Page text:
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Wednesday, 15 March, 2000, 17:46 GMT
City academy, US-style
By BBC Education Correspondent Mike Baker
The Education Secretary, David Blunkett, has announced a radical relaunch of the government's "fresh start" policy for failing schools in England.
He is trying to give it a new boost by creating new types of inner city schools, involving business and community partners.
At the Henry Ford Museum, located near the Ford Motor Company factories in Detroit, there is a unique museum - the product of the idiosyncratic ideas of Henry Ford himself, who brought to one site the major landmarks of American invention, enterprise and industry.
But even more fascinating than the museum is the school that operates inside it.
Students at the Henry Ford Academy mingle freely with museum exhibits, taking science classes - for example - in Thomas Edison's reconstructed laboratory. It is a hands-on education.
The Academy's principal, Cora Christmas, says it is a huge educational benefit.
"We know that if you want to teach a kid how to sail you don't let them read a book about sailing, you put them on a boat and let them go learn how to sail," she said.
"There was a math lesson a couple of weeks ago where the students were doing ratios and they were using pulleys to do that.
"Well we have pulleys all over this museum. So kids were actually able to go there and see how pulleys actually work."
The Henry Ford Academy is a novel concept - one very similar to Labour's plans for new inner city schools.
It is the first American high school developed, and run, jointly by a global corporation, an education authority and a non-profit cultural institution.
Its students are from inner city Detroit and pay no fees. Although Ford put in startup money the running costs are met largely by the taxpayer.
Its philosophy is to make school seem relevant to the students. It does this by modelling teaching and learning on methods used in the workplace.
Ford employees help in the school and students take work placements within the museum.
The whole approach is based on team-work and problem-solving: key concepts used in business and industry.
Relating to reality
The Dean of Students, Larry Holliday, said the idea was to relate what the students were learning to what was happening in the world outside.
"We may teach them a concept in the classroom. We may then have them do something with that concept. And subsequently we bring in people to say: 'What you just learned, what you just did, I earn money doing'."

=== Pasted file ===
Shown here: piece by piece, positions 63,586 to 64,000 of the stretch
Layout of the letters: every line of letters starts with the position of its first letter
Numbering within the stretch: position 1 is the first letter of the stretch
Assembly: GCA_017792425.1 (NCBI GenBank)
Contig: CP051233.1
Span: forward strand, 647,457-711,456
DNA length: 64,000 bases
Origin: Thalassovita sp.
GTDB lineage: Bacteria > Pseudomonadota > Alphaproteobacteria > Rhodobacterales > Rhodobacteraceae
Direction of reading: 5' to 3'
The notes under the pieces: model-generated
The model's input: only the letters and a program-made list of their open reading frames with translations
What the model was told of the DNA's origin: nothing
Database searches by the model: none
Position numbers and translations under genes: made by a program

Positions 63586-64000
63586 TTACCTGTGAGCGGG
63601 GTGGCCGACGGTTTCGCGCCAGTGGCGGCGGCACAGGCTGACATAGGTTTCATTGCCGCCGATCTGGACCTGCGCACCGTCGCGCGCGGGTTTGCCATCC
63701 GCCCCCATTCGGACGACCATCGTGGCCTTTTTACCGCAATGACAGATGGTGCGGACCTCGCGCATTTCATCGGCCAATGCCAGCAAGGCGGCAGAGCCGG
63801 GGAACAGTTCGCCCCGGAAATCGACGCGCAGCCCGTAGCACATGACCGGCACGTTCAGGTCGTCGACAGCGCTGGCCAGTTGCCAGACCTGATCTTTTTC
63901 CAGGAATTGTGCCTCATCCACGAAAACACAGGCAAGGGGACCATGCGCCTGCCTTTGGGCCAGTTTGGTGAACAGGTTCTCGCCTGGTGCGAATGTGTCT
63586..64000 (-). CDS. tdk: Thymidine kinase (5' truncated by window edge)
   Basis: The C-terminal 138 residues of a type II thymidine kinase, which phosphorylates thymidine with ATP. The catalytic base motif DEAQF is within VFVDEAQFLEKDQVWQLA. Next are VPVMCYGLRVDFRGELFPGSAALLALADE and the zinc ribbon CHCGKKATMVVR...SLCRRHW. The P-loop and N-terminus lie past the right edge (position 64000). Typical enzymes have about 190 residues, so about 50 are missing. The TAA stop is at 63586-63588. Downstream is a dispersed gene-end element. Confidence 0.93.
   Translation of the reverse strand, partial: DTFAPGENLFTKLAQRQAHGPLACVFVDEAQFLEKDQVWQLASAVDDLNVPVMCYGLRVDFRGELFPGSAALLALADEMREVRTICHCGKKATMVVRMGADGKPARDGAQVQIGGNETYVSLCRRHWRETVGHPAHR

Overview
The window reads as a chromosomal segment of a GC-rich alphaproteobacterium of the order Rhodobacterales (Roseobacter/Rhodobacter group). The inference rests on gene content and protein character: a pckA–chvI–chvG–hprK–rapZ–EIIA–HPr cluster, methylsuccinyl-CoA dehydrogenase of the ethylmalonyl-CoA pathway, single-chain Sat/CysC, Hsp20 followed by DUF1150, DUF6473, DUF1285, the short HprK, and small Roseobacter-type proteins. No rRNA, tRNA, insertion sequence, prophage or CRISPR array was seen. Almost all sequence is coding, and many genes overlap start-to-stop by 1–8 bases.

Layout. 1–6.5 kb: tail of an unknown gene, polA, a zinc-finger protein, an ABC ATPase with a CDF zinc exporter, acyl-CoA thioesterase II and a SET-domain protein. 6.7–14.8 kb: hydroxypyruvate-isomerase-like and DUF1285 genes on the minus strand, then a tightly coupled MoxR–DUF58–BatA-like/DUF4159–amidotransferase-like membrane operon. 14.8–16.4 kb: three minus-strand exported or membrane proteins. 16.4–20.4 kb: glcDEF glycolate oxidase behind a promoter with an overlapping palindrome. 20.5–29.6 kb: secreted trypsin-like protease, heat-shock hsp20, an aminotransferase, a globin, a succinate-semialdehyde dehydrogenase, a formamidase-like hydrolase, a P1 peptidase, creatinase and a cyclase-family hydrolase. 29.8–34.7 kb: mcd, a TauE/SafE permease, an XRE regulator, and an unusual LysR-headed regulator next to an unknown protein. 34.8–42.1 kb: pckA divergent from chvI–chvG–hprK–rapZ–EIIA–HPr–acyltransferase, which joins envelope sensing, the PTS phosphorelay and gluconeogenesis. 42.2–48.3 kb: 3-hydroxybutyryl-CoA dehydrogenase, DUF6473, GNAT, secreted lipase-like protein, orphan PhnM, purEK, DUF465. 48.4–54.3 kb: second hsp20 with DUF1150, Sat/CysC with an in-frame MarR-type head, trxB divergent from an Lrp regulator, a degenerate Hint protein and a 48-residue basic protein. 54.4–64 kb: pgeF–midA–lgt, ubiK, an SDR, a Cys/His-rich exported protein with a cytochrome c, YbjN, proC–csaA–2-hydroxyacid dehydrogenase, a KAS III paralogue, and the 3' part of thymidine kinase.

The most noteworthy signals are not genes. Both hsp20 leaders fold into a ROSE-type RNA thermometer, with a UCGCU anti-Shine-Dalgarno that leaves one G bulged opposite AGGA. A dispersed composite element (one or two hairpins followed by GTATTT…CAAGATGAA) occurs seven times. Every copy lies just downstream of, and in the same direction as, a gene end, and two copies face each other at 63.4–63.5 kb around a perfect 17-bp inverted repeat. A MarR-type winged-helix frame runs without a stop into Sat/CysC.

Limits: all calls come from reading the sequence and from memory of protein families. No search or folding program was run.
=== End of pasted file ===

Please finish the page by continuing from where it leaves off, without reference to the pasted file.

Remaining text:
As the museum's exhibit on the car industry shows, adaptability and innovation is the key to keeping ahead not only in business but also in education.
The Ford Academy has a focus on technology, students present their work on PowerPoint and work collaboratively on design projects. It is not narrowly vocational but is about preparing students for the world of work.
Involving outside partners from the business and community is designed to reinvigorate schools.
'We could do this anywhere'
Cora Christmas thinks the Ford design could work with other partners and other settings - anywhere has businesses, libraries, other museums to which students could be attached.
"There's all kinds of resources in every community that you can draw on. What I think we've done is take that idea of partnership to a different level."
The Henry Ford Academy is perhaps the most innovative of a wider form of new schools in the United States.
Charter schools, as they are called, involve private sector and community groups running schools under a contract, or charter, with public bodies.
According to Professor Gary Sykes of Michigan State University it is a new way of running schools:
"Public school academies do represent an innovative and important approach to management and governance issues," he said.
"They're free of management by district and school boards. So the governance structure of the schools itself is, by definition, an innovation in public education.
"They respond directly to market accountability. They are under pressures to attract students if they want to survive.
"That's a new form of accountability in American public education."
Now it seems this American innovation could be imported to Britain's inner cities.
The analogy with the American car industry is irresistible ... just as Ford had to adapt to survive the threat from Japanese firms like Honda, so the Labour government believes failing schools must be reinvigorated by involving new partners in running education.
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